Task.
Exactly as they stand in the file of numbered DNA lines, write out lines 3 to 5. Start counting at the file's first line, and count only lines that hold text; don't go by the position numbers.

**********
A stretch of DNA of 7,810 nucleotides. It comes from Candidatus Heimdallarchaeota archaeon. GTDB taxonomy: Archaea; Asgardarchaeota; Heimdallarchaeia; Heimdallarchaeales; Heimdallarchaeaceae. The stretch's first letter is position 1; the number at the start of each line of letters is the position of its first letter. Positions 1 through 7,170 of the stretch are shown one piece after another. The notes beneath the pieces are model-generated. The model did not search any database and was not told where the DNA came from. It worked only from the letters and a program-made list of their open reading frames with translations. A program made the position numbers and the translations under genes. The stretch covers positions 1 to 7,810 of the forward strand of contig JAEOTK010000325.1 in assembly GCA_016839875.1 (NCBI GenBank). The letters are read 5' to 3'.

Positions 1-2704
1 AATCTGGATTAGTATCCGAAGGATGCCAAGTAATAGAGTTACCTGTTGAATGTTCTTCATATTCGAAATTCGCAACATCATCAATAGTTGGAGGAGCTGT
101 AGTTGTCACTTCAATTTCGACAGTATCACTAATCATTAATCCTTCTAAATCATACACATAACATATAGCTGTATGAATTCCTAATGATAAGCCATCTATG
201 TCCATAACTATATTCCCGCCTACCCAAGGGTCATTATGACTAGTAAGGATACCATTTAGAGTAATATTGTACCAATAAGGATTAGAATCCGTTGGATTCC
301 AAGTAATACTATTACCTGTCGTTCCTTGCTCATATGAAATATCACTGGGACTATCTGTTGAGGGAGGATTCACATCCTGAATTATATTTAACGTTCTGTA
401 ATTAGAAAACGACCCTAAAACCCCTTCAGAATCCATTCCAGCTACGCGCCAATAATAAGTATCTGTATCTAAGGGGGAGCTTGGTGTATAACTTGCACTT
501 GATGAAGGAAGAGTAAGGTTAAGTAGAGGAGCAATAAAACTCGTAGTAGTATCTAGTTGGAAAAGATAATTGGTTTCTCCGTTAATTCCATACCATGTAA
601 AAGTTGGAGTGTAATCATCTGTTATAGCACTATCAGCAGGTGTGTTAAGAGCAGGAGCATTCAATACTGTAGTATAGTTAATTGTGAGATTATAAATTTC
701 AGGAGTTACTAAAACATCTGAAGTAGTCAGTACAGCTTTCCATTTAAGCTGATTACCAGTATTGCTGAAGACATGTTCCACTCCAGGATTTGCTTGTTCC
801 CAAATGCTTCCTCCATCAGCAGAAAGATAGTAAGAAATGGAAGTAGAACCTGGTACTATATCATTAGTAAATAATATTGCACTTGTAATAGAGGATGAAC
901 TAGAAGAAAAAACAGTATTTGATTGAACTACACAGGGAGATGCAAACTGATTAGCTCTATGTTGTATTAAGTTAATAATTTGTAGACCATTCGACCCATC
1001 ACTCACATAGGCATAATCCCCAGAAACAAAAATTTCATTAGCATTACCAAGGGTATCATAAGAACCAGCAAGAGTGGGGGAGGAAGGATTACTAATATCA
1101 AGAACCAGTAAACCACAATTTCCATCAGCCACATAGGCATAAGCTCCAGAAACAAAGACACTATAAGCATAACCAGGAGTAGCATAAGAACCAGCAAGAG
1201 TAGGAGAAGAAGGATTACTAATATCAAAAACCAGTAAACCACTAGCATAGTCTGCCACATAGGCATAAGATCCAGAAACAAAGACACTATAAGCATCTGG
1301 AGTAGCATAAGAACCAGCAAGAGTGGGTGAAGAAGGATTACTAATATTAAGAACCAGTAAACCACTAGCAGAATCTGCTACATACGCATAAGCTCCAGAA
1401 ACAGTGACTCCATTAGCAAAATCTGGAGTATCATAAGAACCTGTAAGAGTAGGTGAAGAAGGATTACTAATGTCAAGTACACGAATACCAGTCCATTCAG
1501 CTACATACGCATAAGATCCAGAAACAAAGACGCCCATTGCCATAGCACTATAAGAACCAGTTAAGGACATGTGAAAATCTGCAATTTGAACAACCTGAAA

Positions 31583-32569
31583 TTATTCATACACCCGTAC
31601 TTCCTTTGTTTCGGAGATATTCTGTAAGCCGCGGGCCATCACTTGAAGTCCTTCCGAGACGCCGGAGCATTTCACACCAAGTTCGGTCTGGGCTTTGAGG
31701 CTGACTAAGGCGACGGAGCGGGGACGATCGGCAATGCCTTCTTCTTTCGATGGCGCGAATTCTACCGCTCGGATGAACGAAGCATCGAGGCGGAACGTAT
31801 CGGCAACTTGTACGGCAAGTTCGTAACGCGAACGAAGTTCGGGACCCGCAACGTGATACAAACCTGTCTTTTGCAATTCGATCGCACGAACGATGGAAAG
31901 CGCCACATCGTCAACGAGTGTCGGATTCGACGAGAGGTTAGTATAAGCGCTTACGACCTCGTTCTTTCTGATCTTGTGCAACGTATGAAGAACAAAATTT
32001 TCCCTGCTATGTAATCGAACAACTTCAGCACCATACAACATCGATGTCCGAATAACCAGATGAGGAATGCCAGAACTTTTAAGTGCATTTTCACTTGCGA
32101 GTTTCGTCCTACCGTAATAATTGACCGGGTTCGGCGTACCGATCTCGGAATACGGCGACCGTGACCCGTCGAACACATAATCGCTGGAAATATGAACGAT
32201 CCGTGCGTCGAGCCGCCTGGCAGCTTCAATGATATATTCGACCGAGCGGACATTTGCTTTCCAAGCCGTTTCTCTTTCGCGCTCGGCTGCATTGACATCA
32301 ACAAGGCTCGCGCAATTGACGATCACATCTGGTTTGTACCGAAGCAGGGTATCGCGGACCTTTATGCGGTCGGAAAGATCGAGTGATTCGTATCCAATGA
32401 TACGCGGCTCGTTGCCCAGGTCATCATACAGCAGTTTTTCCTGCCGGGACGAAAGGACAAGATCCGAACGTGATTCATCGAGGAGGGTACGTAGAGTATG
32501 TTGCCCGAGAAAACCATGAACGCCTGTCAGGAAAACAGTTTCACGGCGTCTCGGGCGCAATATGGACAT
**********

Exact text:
1 AATCTGGATTAGTATCCGAAGGATGCCAAGTAATAGAGTTACCTGTTGAATGTTCTTCATATTCGAAATTCGCAACATCATCAATAGTTGGAGGAGCTGT
101 AGTTGTCACTTCAATTTCGACAGTATCACTAATCATTAATCCTTCTAAATCATACACATAACATATAGCTGTATGAATTCCTAATGATAAGCCATCTATG
201 TCCATAACTATATTCCCGCCTACCCAAGGGTCATTATGACTAGTAAGGATACCATTTAGAGTAATATTGTACCAATAAGGATTAGAATCCGTTGGATTCC